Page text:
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Q: How do we set up a retirement for an ex employee ? and how much do we pay? ( Answered 4 out of 5 stars,   2 Comments )
Subject: How do we set up a retirement for an ex employee ? and how much do we pay?
Category: Business and Money > Small Businesses
Asked by: miketitell-ga
List Price: $20.00
Posted: 09 Aug 2006 12:19 PDT
Expires: 08 Sep 2006 12:19 PDT
Question ID: 754386
I have an employee that has been with us for 35 years who has quit
working and is no longer in our employ.
we would like to give her some kind of retirement.
how do we set it up for her now that she is not working and how much
would be a aceptable amount each month do we give her?
Subject: Re: How do we set up a retirement for an ex employee ? and how much do we pay?
Answered By: tisme-ga on 09 Aug 2006 16:23 PDT
Rated:4 out of 5 stars
Hello miketitell-ga,

First, I am assuming that you are doing this out of goodwill and that
this is not a requirement of you. Employees generally pay, at least in
part into a retirement plan throughout their work career, which is
usually a percentage of their pay. In your case, it appears that you
want to set this up for a loyal employee without having had a specific
system in place.

If the employee has in fact been paying into a pension plan, there are
specific requirements in place which you can find here:

I would think that with 35 years, the pension should be at least 80%
of the average of the last 10 years, with yearly COLA (cost of living
allowances) adjustments at about or just below the inflation level.
This is just a suggestion, and opinions may vary from other users.
Ultimately, if there is no prior agreement, this amount would be
completely up to you.

You also need to clearly document the program you are setting up get a
signed agreement. There are pensions where the surviving spouse
continues to receive a benefit, and this may or may not be what you
have in mind. Here is a list of different plan options that are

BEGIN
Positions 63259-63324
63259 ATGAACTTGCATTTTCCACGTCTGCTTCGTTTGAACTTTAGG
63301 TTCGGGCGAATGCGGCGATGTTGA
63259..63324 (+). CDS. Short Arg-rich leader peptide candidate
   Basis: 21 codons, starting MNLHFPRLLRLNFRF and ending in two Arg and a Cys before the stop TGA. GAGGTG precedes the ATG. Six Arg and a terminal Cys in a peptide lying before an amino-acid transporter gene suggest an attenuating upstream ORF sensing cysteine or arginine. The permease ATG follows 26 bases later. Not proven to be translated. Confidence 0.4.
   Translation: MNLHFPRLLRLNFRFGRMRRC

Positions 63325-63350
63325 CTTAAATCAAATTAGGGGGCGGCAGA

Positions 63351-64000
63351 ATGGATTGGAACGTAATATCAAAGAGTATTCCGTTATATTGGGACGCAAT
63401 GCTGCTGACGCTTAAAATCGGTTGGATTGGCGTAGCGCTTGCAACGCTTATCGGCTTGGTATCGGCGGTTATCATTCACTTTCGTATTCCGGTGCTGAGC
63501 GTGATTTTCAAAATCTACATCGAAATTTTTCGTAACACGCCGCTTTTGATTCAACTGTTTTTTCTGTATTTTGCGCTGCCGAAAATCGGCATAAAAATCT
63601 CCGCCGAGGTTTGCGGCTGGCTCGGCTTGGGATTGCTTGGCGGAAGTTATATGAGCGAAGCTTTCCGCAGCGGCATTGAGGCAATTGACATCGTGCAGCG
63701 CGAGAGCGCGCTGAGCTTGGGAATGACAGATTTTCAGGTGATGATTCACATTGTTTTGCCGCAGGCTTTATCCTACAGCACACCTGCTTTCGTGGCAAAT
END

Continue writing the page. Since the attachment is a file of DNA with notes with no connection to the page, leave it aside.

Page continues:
possible: with more
detailed information here:

Many plans let the user choose a plan type, but the choice is
permanent and cannot be changed. You also need to realize that once
you start paying this and agree to do it, the expectation of you
continuing to pay will be there. You need to examine closely what
amount you are able to give per month for what could be a considerable
number of years. In essence, this is more of a monthly retirement gift
than a pension plan.

You should also carefully examine what types of government assistance
is available to the former employee. You do not want your money to
cancel out any sort of assistance that the former employee would
otherwise have been entitled to. IE: Old Age Security or similar
programs. Hopefully you can find a way to supplement this assistance.

One company that you may want to discuss this with is They offer a free consultation at
888-238-6243 and would be able to set up the monthly transfers for you

Are there any other specific questions you have regarding this? If so,
I will be happy to continue assisting you as best as I can.

All the best,


Search Strategy:

retirement plans
pension types
miketitell-ga rated this answer:4 out of 5 stars
Thank You

Subject: Re: How do we set up a retirement for an ex employee ? and how much do we pay?
From: cynthia-ga on 09 Aug 2006 12:29 PDT
Retirement plans are set up during an employee's tenure, not after
they quit. Over the 35 year period (for instance) a set amount is
withheld from pay and the employer can match or add to the retirement
plan. Then, when a person retires they have had the benefit of many
years of accumulating compound interest, and interest on interest.

As far as I see it, the only thing you can do now is continue to pay
her salary, or a portion of it, or perhaps you can pay her health
insurance for the rest of her life.

Why now? I find it hard to believe an employee would stay with you for
35 years and never ask about a retirement plan. You sound willing, why
did you wait?
Subject: Re: How do we set up a retirement for an ex employee ? and how much do we pay?
From: keystroke-ga on 09 Aug 2006 14:26 PDT
Cynthia has good points, but I will add that I do think that it's kind
of you at this point to want to give her some sort of retirement, and
I think it's wonderful. A few people I know have been forced by health
problems to quit jobs after 40 or more years and received nothing
because they hadn't worked to age 65, when the company's retirement
plan kicked in. Their employers certainly didn't try to give them a
monthly stipend.

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